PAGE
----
Transparency in the insurance sector – vital in candidate attraction
by Heat Recruitment
By Tom Webster
The insurance industry today is in a state of flux. According to the Association of British Insurers, the UK’s insurance and long-term savings industry is now the third largest in the world. In addition, according to PWC, cyber-insurance is today worth $2.5bn… by the end of the decade, however, this figure is projected to reach $7.5bn. It is clear, therefore, that the insurance market has huge potential for growth and expansion in today’s complex environment.
At the end of 2016, Tony Sault of EY confirmed that 2017 would be a “challenging year”. He was correct. With Brexit, a skills shortage, exponentially increasing regulatory requirements, a lack of available talent and, indeed, greater competition for the talent actually available, insurers are truly “feel[ing] the pressure in an already soft market.”
A key challenge in meeting this issue is the rise of the millennial workforce. Currently, managers and industry heads are indeed recruiting within this wide talent pool. When it comes to actually engaging these members of staff, however, the majority of employers fall short. One of the key requirements millennial workers have in their roles, tying directly to staff engagement, is one of credibility – employers ‘saying what they do, and doing what they say’. Meeting this requirement will be key to winning the ‘War for Talent’
According to a PWC survey, Millennials at Work, one quarter of millennial employees expect to have six employers or more in their working lives. This compares to just 10% of workers in 2008. Further, 78% admitted to having made “some sort of trade-off” to get into work. The report hypothesises that, as economic conditions improve, voluntary turnover is “almost certain to increase”. Millennials, quite simply, have few strong ties to working with specific companies for long periods of time.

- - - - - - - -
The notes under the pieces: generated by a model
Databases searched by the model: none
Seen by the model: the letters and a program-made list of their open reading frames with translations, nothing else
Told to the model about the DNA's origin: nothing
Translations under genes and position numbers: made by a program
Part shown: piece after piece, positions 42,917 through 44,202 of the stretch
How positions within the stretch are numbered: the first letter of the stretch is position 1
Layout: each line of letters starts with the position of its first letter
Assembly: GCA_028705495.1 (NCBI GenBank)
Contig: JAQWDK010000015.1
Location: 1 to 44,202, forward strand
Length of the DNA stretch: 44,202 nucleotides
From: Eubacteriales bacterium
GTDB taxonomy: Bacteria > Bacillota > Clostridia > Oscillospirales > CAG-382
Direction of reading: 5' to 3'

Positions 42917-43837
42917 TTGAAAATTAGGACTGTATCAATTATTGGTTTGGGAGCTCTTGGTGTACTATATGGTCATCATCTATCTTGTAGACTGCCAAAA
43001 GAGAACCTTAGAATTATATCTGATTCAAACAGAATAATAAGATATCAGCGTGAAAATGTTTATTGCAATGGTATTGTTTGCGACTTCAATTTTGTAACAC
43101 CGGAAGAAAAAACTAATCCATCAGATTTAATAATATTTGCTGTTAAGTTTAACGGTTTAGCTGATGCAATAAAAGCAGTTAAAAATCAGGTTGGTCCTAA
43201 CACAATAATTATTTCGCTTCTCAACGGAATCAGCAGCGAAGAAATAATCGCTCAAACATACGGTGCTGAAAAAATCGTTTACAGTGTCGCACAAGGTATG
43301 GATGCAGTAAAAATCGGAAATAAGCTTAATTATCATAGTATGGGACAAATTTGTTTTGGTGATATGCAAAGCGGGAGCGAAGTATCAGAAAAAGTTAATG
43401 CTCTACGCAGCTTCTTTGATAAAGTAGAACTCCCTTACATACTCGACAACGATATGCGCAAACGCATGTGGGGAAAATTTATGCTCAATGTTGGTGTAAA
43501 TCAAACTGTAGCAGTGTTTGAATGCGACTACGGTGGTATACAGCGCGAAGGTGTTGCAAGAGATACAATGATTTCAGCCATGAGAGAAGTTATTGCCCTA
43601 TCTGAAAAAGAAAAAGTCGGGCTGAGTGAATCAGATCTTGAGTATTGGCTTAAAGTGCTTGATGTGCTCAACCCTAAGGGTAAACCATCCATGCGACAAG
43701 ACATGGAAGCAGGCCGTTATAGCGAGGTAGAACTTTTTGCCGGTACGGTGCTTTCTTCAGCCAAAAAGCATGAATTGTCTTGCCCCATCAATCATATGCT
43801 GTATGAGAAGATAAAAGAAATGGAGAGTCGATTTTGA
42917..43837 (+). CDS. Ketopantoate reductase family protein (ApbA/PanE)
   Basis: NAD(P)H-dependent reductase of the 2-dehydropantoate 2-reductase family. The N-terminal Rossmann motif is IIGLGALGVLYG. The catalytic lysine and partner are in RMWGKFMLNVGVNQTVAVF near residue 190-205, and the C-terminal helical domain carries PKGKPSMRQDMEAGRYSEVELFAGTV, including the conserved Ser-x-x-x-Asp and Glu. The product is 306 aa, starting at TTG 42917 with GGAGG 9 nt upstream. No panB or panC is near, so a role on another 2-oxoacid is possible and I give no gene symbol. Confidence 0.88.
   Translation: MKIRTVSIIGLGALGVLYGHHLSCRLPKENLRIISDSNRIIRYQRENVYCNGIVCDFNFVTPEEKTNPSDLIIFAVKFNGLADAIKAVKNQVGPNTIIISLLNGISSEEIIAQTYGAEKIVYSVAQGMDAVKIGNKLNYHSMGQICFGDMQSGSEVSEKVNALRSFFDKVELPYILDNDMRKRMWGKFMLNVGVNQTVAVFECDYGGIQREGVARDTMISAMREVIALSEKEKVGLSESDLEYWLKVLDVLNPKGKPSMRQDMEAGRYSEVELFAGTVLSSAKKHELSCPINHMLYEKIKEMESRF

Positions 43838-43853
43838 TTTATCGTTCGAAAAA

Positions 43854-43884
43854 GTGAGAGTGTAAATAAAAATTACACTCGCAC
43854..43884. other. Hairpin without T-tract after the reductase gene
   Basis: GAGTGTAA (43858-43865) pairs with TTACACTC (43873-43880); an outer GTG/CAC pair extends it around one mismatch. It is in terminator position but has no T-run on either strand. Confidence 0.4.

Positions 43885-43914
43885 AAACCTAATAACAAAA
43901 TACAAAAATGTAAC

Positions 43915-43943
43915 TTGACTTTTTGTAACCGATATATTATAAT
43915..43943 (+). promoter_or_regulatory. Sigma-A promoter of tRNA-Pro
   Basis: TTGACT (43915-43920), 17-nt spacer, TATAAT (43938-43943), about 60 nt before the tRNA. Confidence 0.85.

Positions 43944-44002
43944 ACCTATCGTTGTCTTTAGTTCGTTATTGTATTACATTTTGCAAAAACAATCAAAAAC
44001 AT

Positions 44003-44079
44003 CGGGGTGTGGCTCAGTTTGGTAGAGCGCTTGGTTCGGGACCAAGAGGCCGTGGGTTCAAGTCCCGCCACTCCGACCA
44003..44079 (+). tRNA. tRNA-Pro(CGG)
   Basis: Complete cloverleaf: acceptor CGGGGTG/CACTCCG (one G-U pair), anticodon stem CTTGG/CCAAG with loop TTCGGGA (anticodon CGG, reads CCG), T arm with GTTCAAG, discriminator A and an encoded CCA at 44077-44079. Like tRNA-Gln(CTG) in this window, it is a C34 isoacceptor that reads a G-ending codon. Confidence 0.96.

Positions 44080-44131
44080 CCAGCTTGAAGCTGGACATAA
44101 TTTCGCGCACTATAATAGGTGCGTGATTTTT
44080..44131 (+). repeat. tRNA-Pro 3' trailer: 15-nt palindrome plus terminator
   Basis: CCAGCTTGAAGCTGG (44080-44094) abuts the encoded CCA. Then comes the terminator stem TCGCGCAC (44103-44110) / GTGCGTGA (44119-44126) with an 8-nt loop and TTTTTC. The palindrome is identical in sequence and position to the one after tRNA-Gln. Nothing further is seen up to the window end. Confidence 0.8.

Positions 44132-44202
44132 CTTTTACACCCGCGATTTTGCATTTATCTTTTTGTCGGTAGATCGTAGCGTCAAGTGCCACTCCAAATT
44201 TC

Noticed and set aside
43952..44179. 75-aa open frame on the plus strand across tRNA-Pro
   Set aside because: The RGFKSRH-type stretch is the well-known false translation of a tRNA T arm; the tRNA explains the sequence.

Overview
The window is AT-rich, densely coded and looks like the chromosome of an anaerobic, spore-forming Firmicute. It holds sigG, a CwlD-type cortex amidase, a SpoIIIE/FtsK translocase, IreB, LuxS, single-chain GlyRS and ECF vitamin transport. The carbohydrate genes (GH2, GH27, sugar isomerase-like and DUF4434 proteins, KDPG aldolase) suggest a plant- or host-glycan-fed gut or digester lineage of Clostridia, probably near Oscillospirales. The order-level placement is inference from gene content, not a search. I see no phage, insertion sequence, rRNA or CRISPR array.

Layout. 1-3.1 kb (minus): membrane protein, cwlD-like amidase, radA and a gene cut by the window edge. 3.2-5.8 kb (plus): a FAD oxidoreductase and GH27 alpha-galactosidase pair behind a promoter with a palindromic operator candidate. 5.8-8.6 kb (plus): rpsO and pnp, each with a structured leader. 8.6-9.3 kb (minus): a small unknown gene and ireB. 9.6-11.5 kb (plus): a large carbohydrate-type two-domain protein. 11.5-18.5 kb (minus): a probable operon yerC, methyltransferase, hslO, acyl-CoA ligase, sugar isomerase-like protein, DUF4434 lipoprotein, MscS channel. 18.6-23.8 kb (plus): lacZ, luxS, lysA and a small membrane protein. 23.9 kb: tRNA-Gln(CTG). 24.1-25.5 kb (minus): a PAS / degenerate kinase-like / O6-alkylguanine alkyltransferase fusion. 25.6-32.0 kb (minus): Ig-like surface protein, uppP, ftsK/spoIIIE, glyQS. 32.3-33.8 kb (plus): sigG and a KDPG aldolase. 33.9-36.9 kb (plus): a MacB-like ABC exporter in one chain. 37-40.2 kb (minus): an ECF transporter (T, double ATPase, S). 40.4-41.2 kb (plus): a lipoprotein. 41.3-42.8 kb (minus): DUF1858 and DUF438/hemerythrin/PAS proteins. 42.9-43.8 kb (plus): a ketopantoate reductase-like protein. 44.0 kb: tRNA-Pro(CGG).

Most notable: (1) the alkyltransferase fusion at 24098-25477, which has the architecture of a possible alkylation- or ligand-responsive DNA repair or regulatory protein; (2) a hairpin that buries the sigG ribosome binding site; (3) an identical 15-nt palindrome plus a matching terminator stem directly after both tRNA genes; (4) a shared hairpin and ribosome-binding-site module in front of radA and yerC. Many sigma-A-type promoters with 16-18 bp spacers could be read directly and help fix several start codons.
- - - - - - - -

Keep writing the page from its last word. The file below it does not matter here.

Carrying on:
Research from Deloitte supports this belief, continuing that one of the largest issues in insurance today is one of poor leadership. Companies are now struggling to develop leaders at all levels – impacting insurers abilities to navigate future challenges. A majority of executives believe their subordinates do not display the necessary skills to join the C-suite, citing “a lack of personal ambition and motivation”.
LinkedIn recently released research that highlighted a direct correlation between ROI and strong employer branding. 72% of recruitment leaders worldwide “agreed that employer branding had a significant impact on hiring”. Strong branding was found to result in a 50% cost-per-hire reduction, a 50% increase to qualified applicants, and a 28% reduction in turnover. The solution clearly lies with a strong employer brand – but how can this be achieved?
The insurance industry is, quite simply, crying out for dedicated, motivated staff – however motivations and goal orientation are hugely misaligned. Organisations require career-specialists, and are finding this talent hard to come by in a millennial workforce.
Branding, and more importantly, transparency as to what is on offer, are key building blocks to meet this challenge. For insurers to attract the right talent, they must first ensure their branding and values are aligned to a newer generation of workers. Incentive schemes must be adjusted to changing requirements and the perception of a ‘worker for life’ must be dropped entirely. The employment landscape, employees, and even their basic requirements, have changed dramatically over the last few decades. For insurance specialists to ensure continued success, their businesses must change in tandem.
At Heat Recruitment, we have a strong talent-pool of experts to help you navigate today’s insurance market – finding a role that matches your values. We’ve even developed our Ultimate Guide for Insurance Broking Jobs to help you get started. If you’re looking for your next role in the insurance sector, get in touch!